Eat Healthy to Lower Blood Pressure
Sharon Palmer, R.D.
High blood pressure is called the "silent killer" because about one in three people have it, but many don't even realize it. So, what if you're one of those Americans with dangerous, high blood pressure? It's essential to discuss a personalized plan of care, which may include medication, with your health care practitioner. And lifestyle -- diet, exercise and weight loss -- is also key to managing it.
DASHing to health.
In the mid 1990s, a consortium of researchers from several organizations, including
Thus, the DASH diet was born. "Since that time, studies reducing sodium and refined grains, on top of the DASH diet, lowered blood pressure even more than the original research," says
The benefits of the DASH diet extend beyond hypertension. "There are a great many benefits in addition to blood pressure lowering. Epidemiological studies that follow people for long periods of time found that people who eat a diet consistent with the DASH diet are much less likely to experience heart attack, stroke, heart failure, colon cancer and certain other types of cancer," says Heller.
What's the secret behind DASH?
There is no one secret; it's the entire dietary pattern of nutrient-rich foods working together. "The diet has a lot of fresh fruits, vegetables, nuts, beans and seeds," says Heller. "The theory is that the foods are rich in potassium, calcium and magnesium, which are beneficial. On the other hand, studies with those minerals added as supplements did not show consistent benefits. There is something in the pattern of foods; it may be all of the other nutrients, such as antioxidants, vitamin D and high-quality protein. We know that this diet reduces inflammation; it does not contain a lot of refined sugars or refined grain products and it is high in fiber. It's not going to cause swings in blood sugar, more hunger or more inflammation. The benefit is in eating foods that are healthy, filling and low-calorie, so it's easy to stay on track with healthy eating."
The DASH diet up close
In a nutshell, the DASH eating plan is low in saturated fat, cholesterol and total fat, and emphasizes fruits, vegetables, and fat-free or low-fat milk and milk products. It also includes whole grain products, fish, poultry and nuts, and is low in lean red meat, sweets, added sugars and sugar-containing beverages. The meal plan is also lower in sodium than the typical American diet. The meal plans are recommended at two levels: 2,300 milligrams (mg) and 1,500 mg of sodium per day. While 2,300 mg is the highest level recommended by the National High Blood Pressure Education Program, 1,500 mg can lower blood pressure even further and is the amount recommended by the
DASH diet meal plans are available for different calorie levels to promote a healthy weight. "Weight loss is recommended for people who need it. You can calculate your needs in order to determine which meal plan you should follow," says Heller. DASH meal plans are available at http://www.nhlbi.nih.gov/.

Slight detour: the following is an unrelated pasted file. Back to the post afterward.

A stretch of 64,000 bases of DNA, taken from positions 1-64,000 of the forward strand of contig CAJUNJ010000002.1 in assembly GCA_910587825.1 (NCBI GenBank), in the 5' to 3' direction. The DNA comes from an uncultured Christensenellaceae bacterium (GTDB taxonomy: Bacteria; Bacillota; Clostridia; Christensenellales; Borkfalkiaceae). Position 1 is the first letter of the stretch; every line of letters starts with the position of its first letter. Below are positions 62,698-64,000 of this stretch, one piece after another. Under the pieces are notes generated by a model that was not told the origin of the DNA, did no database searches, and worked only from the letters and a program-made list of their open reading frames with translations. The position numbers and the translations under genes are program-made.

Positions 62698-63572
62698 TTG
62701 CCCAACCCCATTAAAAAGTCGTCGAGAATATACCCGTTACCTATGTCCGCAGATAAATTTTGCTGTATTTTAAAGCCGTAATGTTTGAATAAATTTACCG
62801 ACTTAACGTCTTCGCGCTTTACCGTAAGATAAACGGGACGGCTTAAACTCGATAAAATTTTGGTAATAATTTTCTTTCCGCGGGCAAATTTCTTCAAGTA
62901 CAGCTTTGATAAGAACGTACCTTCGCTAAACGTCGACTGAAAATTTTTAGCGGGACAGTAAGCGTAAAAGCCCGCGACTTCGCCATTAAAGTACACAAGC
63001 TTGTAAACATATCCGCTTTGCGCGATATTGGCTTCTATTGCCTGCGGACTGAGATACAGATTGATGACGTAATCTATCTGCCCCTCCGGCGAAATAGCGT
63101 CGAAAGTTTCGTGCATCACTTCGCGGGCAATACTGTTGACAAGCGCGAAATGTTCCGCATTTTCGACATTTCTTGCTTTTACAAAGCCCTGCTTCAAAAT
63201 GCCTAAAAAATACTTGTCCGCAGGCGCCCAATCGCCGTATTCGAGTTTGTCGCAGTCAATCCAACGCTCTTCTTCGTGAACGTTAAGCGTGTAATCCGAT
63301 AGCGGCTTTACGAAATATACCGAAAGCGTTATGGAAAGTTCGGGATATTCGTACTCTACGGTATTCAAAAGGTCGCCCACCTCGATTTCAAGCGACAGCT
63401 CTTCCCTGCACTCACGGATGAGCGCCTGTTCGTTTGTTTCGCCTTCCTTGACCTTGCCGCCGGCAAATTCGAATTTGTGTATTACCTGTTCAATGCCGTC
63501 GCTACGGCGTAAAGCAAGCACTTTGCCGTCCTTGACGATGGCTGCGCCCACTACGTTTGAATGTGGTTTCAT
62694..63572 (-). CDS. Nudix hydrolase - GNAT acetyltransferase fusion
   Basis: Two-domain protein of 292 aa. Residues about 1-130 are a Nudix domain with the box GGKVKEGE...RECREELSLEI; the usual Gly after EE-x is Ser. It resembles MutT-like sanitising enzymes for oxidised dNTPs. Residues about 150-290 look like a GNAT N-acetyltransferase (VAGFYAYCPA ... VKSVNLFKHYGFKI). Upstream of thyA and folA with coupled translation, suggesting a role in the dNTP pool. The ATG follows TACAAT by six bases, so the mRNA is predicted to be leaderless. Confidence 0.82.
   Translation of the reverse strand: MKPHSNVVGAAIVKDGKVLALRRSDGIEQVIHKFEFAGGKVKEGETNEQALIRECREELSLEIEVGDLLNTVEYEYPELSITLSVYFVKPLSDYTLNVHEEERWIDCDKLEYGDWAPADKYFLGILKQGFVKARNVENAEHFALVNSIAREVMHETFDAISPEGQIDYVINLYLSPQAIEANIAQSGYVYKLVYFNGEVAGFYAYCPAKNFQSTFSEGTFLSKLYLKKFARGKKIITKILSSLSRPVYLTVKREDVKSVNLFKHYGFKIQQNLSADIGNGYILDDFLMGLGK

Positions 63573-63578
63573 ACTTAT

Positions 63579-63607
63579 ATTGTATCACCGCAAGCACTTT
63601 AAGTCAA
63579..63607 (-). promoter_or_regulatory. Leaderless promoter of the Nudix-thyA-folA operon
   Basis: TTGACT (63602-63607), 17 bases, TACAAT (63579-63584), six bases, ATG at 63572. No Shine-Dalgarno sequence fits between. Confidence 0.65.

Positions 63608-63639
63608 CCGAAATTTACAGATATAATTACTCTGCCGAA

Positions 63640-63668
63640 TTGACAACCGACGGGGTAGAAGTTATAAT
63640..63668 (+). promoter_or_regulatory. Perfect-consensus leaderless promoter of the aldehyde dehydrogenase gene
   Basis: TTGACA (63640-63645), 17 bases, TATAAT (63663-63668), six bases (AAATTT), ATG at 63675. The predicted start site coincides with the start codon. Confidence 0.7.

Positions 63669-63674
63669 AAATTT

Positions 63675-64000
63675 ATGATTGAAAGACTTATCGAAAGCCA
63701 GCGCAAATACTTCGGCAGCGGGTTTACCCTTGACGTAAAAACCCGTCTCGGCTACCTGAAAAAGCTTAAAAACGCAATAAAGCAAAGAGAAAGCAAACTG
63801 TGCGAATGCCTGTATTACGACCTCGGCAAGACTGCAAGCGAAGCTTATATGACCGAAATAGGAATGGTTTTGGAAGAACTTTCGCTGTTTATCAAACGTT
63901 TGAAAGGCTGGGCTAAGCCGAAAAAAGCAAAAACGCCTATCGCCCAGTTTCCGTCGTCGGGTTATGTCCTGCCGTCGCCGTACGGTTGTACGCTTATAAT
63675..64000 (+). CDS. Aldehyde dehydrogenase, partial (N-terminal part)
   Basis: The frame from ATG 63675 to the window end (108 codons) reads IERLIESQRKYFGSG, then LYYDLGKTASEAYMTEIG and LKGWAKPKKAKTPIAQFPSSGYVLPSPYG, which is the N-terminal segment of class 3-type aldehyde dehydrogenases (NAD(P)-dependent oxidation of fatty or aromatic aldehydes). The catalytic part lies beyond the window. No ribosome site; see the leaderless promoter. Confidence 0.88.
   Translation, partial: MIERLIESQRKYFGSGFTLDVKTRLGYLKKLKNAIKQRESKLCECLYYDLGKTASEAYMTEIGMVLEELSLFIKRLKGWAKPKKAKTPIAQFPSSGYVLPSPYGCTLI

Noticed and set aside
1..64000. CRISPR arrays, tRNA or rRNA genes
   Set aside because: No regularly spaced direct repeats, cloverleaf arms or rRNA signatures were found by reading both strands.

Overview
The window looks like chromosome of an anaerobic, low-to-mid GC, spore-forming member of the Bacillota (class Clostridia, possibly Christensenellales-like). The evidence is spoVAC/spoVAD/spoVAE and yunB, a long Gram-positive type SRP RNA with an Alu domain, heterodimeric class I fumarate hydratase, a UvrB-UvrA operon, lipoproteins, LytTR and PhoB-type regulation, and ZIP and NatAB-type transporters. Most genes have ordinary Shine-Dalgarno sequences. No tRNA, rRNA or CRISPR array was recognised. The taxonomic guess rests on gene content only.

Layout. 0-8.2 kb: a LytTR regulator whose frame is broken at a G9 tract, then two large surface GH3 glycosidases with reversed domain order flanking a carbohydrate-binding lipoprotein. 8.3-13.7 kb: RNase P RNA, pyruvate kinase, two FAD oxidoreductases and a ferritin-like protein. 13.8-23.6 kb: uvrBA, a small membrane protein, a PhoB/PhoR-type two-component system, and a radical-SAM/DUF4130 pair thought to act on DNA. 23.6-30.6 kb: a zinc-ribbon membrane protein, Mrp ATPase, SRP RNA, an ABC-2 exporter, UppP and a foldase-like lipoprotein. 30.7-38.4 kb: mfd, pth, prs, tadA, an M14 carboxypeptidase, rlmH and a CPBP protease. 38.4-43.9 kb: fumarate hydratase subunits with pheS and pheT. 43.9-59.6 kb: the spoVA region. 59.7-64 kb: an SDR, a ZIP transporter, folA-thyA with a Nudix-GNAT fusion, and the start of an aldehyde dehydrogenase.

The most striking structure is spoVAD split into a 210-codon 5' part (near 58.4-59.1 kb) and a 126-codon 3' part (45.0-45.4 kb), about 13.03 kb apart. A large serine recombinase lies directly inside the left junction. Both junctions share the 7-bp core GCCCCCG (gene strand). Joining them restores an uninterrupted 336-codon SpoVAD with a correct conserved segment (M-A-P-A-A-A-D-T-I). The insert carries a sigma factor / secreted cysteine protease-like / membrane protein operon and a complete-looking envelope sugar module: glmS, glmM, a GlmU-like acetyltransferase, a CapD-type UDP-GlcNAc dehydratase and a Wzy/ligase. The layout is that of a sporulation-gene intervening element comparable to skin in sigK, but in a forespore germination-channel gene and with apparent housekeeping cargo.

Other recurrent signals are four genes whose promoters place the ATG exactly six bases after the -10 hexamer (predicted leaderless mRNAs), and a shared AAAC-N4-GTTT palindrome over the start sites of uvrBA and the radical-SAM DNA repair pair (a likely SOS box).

Don't forget exercise
The best effects are seen when exercise is combined with diet, so remember to include 30 minutes of moderate-intensity physical activity, such as walking, every day. This level of exercise may be enough to keep you off medication, make your medications more effective, or even lower your chances of developing high blood pressure to begin with.
Good for everyone!
The DASH diet got a big plug when
The DASH Eating Plan (chart)
Food Groups -- Daily Servings -- Serving Sizes
Grains -- 6-8 -- 1 slice bred, 1 oz dry cereal, 1/2 cup cooked rice, pasta or cereal
Vegetables -- 4-5 --1 cup raw leafy, 1/2 cup cut-up raw or cooked vegetable, 1/2 cup fruit vegetable juice
Fruits -- 4-5 -- 1 medium fruit, 1/4 cup dried, 1/2 cup fresh, frozen or canned; 1/2 cup fruit juice
Fat-free or low-fat milk, milk products -- 2-3 -- 1 cup milk or yogurt, 1 1/2 oz cheese milk and milk products
Lean meats, poultry, fish -- 6 or less per week -- 1 oz cooked meats, poultry or fish, 1 poultry, and fish egg
Nuts, seeds and legumes -- 4-5 per week -- 1/3 cup or 1 1/2 oz nuts, 2 Tbsp peanut butter, 2 Tbsp mayonnaise, 2 Tbsp salad dressing
Sweets, added sugars -- 5 or less per week -- 1 Tbsp sugar, 1 Tbsp jelly or jam, 1/2 cup sorbet, gelatin; 1 cup lemonade
What's High Blood Pressure?
Blood pressure is the force of blood pushing against the walls of arteries as the heart pumps; but if this pressure rises and remains high over time, it can lead to harm. Untended high blood pressure can insidiously damage your heart, blood vessels, kidneys and other parts of your body, potentially leading to coronary heart disease, heart failure, stroke and kidney failure. Even prehypertension can incresase your risk of heart disease and stroke. Blood pressure is measure in millimeters of mercury (mmHG) as two numbers -- systolic pressure (when the heart beats) over diastolic pressure (when the heart relaxes between beats); both numbers are important.
Category -- Systolic (top number) -- and/or -- Diastolic (bottom number)
Normal -- 120-139 -- and -- Less than 80
High blood pressure:
Stage 1 -- 140-159 -- or --90-99
Stage 2 -- 160 or higher -- or -- 100 or higher
Source: National Heart,
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